I have already told you about Devika Manjrekar and Hemal Shah and the work they are doing. Well, there is more.
Let's first go to La Folie, which I mentioned more than once before in this piece, and where chef Hemal worked till recently. It is run by chef Sanjana Patel. She herself is a young, internationally trained pastry chef. She returned to Mumbai to set up La Folie. First as a dessert outlet at Kala Ghoda that focused on macarons and gourmet French pastries. She then set up the 'lab' at Bandra with a full service menu which includes breads, salads, croissants, sandwiches, pastas, salads and what have you. You will not see much of Sanjana on social media but if you ever bump into her, or eat at her outlets (which she runs along with her husband), you will realise how hard working and hands on a chef and entrepreneur she is. Her current obsession is with making chocolates from what I gathered from my chats with her, and experimenting sourdough breads. It is at La Folie, that I fell in love with sourdough myself. That is where I order my supply of sourdough from. A part of my kitchen essentials.
Le 15 Patisserie and Pooja Dhingra
|Read this from right to left. It is from my Insta stories archive|
When I took a right turn towards Deepak Cinema, while coming down Tulsi Pipe Roadfrom Bandra for the pop up last Sunday, it struck me that to the left of the crossing was the location of Pooja Dhingra's first cooking studio (I think she has moved to a bigger one now). I had attended her chocolate class there and came back and made chocolate chip cookies and brownies which turned out to be rather excellent.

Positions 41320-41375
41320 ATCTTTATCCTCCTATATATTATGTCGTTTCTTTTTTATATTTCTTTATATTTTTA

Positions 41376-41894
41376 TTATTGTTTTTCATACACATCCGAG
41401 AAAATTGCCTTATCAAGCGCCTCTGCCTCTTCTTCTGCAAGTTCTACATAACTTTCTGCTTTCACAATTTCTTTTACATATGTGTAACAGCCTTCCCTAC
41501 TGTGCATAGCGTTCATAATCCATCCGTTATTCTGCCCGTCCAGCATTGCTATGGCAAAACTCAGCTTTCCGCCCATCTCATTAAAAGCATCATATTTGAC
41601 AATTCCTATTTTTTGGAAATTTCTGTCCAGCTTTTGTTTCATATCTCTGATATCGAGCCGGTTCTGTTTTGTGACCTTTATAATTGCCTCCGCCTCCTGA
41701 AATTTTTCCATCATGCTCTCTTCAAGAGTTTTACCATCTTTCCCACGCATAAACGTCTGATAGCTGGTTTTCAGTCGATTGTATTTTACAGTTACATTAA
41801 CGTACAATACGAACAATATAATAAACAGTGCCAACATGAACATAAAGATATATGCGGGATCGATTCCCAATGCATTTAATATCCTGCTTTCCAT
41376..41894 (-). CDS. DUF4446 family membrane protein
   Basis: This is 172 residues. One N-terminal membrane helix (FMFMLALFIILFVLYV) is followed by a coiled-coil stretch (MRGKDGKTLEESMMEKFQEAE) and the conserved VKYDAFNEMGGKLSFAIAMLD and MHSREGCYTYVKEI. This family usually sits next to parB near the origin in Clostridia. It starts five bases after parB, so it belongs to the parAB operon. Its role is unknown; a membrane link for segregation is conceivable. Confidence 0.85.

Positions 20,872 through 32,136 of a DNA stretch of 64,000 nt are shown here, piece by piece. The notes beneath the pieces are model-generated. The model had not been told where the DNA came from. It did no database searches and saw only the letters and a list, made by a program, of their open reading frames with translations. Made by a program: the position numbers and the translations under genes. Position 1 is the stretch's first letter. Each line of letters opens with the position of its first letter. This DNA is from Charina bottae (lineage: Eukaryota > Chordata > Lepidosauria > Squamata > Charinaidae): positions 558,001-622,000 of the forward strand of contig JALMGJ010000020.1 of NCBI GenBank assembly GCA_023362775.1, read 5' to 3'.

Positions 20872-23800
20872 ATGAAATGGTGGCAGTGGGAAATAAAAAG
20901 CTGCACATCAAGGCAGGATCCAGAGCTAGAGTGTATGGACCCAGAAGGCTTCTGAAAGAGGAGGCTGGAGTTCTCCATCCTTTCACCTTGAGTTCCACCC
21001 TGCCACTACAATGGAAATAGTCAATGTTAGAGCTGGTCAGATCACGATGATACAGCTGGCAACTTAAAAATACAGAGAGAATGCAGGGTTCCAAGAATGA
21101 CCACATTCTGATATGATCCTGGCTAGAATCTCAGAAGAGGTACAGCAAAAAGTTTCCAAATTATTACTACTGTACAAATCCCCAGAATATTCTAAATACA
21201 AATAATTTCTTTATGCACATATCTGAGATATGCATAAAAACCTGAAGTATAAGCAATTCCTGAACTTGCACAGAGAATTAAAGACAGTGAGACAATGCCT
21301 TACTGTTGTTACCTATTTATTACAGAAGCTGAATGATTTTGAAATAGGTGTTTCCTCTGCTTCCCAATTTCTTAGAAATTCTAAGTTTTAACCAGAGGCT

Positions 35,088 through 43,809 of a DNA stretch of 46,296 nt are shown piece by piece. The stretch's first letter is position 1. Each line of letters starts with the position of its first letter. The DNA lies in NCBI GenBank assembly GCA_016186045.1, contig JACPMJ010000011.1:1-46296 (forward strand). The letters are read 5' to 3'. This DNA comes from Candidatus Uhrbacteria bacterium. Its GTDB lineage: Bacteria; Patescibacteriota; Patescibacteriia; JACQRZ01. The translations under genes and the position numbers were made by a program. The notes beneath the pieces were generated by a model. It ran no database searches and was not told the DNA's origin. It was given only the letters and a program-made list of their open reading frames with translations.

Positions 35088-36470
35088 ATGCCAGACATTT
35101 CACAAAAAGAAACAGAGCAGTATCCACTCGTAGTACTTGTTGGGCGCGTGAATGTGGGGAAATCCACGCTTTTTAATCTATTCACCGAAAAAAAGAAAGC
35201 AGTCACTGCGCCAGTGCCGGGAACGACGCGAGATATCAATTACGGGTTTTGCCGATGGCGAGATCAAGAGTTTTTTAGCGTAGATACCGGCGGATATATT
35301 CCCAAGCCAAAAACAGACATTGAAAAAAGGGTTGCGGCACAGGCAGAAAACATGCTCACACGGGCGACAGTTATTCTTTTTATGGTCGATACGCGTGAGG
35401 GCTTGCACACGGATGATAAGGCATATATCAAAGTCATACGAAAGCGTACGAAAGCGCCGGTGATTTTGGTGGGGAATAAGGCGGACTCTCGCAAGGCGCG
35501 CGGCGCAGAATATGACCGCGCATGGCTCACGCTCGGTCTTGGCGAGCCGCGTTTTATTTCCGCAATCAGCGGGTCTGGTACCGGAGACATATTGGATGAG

I have known Pooja, another Le Cordon Bleu return (like Devika and Sanjana) and who had studied hotel management in Switzerland, from her early days of setting up Le 15 Patisserie in Mumbai. She used to retail her macarons (which were new to Mumbai) from an in store counter at Good Earth back then. She then opened her first standalone counter at Phoenix Mills, then a slightly bigger one at Bandra. A proper cafe followed at Colaba opposite Ling's Pavilion and this had a full service menu for which she had partnered with chef Pablo from Colombia. She has opened more outlets since then including at Oberoi Mall in Goregaon, where K goes to at times.